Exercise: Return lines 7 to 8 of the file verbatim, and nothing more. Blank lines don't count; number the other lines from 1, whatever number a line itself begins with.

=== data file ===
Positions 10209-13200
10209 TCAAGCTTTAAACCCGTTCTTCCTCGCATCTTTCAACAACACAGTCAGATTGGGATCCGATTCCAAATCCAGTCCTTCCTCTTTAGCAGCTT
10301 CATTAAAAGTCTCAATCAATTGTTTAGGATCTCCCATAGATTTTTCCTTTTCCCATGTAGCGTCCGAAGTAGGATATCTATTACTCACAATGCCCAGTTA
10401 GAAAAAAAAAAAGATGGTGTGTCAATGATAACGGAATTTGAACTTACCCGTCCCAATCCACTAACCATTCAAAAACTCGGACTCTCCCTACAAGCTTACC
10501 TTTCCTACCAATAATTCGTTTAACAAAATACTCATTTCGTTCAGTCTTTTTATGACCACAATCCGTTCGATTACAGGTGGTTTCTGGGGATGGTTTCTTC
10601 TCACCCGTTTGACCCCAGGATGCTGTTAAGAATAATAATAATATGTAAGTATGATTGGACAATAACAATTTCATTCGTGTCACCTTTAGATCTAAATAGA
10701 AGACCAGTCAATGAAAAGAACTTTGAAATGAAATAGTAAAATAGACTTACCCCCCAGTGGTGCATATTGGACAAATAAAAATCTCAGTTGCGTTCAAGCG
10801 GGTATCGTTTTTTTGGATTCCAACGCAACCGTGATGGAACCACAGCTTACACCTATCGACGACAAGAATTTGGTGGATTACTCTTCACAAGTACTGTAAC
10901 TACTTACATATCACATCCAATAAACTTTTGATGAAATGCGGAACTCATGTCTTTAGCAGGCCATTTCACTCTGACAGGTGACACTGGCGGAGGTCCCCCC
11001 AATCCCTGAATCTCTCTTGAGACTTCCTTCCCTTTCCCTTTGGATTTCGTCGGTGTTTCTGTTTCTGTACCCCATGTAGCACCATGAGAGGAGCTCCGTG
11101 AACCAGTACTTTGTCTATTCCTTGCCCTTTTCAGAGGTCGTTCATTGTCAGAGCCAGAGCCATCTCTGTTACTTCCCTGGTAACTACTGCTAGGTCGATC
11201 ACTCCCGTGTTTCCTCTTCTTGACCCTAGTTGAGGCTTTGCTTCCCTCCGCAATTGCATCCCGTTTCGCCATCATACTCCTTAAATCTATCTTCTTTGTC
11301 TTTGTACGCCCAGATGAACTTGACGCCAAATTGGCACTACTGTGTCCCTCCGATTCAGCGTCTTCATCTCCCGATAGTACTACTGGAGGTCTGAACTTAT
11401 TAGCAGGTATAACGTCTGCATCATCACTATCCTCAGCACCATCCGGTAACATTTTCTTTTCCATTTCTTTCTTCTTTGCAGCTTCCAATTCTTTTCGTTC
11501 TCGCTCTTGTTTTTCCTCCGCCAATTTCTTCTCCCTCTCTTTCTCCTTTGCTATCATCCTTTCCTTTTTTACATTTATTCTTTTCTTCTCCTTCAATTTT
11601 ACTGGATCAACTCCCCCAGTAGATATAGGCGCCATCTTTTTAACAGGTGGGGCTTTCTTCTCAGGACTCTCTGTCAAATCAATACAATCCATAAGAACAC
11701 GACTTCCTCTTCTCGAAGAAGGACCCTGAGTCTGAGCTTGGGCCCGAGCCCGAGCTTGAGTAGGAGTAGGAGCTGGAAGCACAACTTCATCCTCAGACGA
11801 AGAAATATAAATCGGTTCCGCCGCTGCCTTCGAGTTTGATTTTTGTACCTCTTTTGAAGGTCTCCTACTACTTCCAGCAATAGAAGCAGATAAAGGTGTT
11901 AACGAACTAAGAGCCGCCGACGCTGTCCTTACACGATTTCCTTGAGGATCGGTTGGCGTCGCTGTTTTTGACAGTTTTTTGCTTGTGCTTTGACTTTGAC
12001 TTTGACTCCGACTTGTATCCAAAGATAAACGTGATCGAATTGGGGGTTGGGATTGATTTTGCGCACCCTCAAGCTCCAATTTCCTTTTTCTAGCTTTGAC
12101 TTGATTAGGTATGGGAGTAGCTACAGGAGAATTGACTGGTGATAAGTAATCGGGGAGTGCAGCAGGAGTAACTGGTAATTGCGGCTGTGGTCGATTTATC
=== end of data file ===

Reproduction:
10701 AGACCAGTCAATGAAAAGAACTTTGAAATGAAATAGTAAAATAGACTTACCCCCCAGTGGTGCATATTGGACAAATAAAAATCTCAGTTGCGTTCAAGCG
10801 GGTATCGTTTTTTTGGATTCCAACGCAACCGTGATGGAACCACAGCTTACACCTATCGACGACAAGAATTTGGTGGATTACTCTTCACAAGTACTGTAAC